A Christian-run bakery in the U.K. could be facing a court case after it refused a request from a customer to make a cake featuring the "Sesame Street" characters Bert and Ernie with a slogan to "support gay marriage."
Ashers Baking Company in Belfast declined the order from the customer, a gay rights activist, but now mat face legal action from watchdog group Equality Commission, BBC News reported on Tuesday.
In a statement, the 24-year-old general manager of the Christian bakery said that the order, featuring portraits of the two puppets side by side alongside the logo of gay rights group QueerSpace, went against their religious convictions.
"The directors and myself looked at it and considered it and thought that this order was at odds with our beliefs," Daniel McArthur revealed.
"It certainly was at odds with what the Bible teaches, and on the following Monday we rang the customer to let him know that we couldn't take his order."
The bakery then gave a full refund to the customer, but six weeks later it received a letter from the Equality Commission, which argued that the bakery discriminated against the customer on the grounds of his sexual orientation.
Ashers then turned to The Christian Institute for legal assistance, noting that the Equality Commission's letter threatened to pursue legal proceedings.
"I feel if we don't take a stand on this here case, then how can we stand up against it, further down the line?" McArthur added, and revealed that in the past, the bakery has also turned down orders that featured pornographic images and offensive language.
"I would like the outcome of this to be that, any Christians running a business could be allowed to follow their Christian beliefs and principles in the day-to-day running of their business and that they are allowed to make decisions based on that."
Equality Commission has said that it will consider the bakery's response before it takes any further action.
Northern Ireland is now the only part of the U.K. which does not have legalized same-sex marriage.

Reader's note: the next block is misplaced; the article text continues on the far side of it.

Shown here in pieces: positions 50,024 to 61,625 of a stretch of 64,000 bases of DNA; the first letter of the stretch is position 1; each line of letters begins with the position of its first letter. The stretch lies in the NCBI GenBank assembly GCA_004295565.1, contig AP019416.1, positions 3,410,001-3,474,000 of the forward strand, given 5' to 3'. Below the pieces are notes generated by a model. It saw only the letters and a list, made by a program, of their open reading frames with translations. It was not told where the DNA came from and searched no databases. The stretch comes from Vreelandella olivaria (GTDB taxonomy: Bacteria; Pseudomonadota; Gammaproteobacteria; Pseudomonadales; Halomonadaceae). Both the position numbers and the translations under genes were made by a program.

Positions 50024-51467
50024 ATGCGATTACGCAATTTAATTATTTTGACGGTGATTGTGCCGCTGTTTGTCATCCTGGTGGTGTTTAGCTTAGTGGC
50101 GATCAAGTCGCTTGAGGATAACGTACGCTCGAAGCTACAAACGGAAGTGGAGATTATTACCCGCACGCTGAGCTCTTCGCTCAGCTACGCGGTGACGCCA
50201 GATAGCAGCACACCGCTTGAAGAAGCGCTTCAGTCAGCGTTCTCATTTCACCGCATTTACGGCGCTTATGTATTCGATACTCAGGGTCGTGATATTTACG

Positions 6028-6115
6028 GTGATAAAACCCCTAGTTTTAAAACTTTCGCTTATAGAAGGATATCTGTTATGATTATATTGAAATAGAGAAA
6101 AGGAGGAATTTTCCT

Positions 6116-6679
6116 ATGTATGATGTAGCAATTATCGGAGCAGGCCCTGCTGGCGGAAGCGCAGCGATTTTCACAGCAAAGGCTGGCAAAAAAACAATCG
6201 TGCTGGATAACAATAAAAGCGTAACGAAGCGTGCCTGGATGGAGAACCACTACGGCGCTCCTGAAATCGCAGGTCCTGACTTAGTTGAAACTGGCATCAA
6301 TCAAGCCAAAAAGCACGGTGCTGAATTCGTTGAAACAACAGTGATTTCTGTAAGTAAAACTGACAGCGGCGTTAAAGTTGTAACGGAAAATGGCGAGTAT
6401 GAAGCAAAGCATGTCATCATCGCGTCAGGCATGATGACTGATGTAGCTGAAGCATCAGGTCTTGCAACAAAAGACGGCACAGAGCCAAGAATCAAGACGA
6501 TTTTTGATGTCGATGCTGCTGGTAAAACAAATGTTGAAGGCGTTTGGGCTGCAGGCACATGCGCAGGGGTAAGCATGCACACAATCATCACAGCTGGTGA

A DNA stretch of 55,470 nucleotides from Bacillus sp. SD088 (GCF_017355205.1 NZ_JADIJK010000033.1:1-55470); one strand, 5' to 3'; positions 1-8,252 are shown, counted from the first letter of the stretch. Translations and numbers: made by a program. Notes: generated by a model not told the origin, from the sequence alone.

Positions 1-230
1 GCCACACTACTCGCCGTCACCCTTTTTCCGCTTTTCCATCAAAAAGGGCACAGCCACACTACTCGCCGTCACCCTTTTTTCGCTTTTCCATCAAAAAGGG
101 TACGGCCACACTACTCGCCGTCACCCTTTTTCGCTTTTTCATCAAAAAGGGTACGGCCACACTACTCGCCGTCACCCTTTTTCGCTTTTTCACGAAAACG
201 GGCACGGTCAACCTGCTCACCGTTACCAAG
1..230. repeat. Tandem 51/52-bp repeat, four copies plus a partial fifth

Christian Institute's chief executive Colin Hart criticized the government for failing to listen to the public and place safeguards for those who support traditional marriage, especially those in the private sector.
"Now this nonsense, more usually associated with the public sector, is being applied to the private sector," Hart said, according to The Telegraph.
"This means millions of ordinary people who do not agree with gay marriage, face intimidation and the real threat of legal action from the forces of political correctness if they, out of conscience, decline to provide good or services to campaign groups they do not agree with or support.
"It establishes a dangerous precedent about the power of the state over an individual, or business to force them to go against their deeply held beliefs."
There have been similar cases in the U.S. in recent months, with the Colorado Civil Rights Commission ruling in May against a Christian cake maker who refused to sell a wedding cake to a same-sex couple, because of the baker's Christian beliefs. The Commission argued that anyone doing business in Colorado cannot discriminate against others.
Bert and Ernie, two of "Sesame Street's" most popular characters, have been used as a symbol for gay marriage before, although the TV show categorically denies that they have such a relationship.
After magazine The New Yorker used a painting of the two puppets getting affectionate to celebrate the Supreme Court's 2013 ruling on the Defense of Marriage Act in favor of gay marriage, Sesame Workshop addressed the question about Bert and Ernie's sexual orientation in a statement:
"Bert and Ernie are best friends," the statement read. "They were created to teach preschoolers that people can be good friends with those who are very different from themselves. Even though they are identified as male characters and possess many human traits and characteristics (as most Sesame Street Muppets™ do), they remain puppets, and do not have a sexual orientation."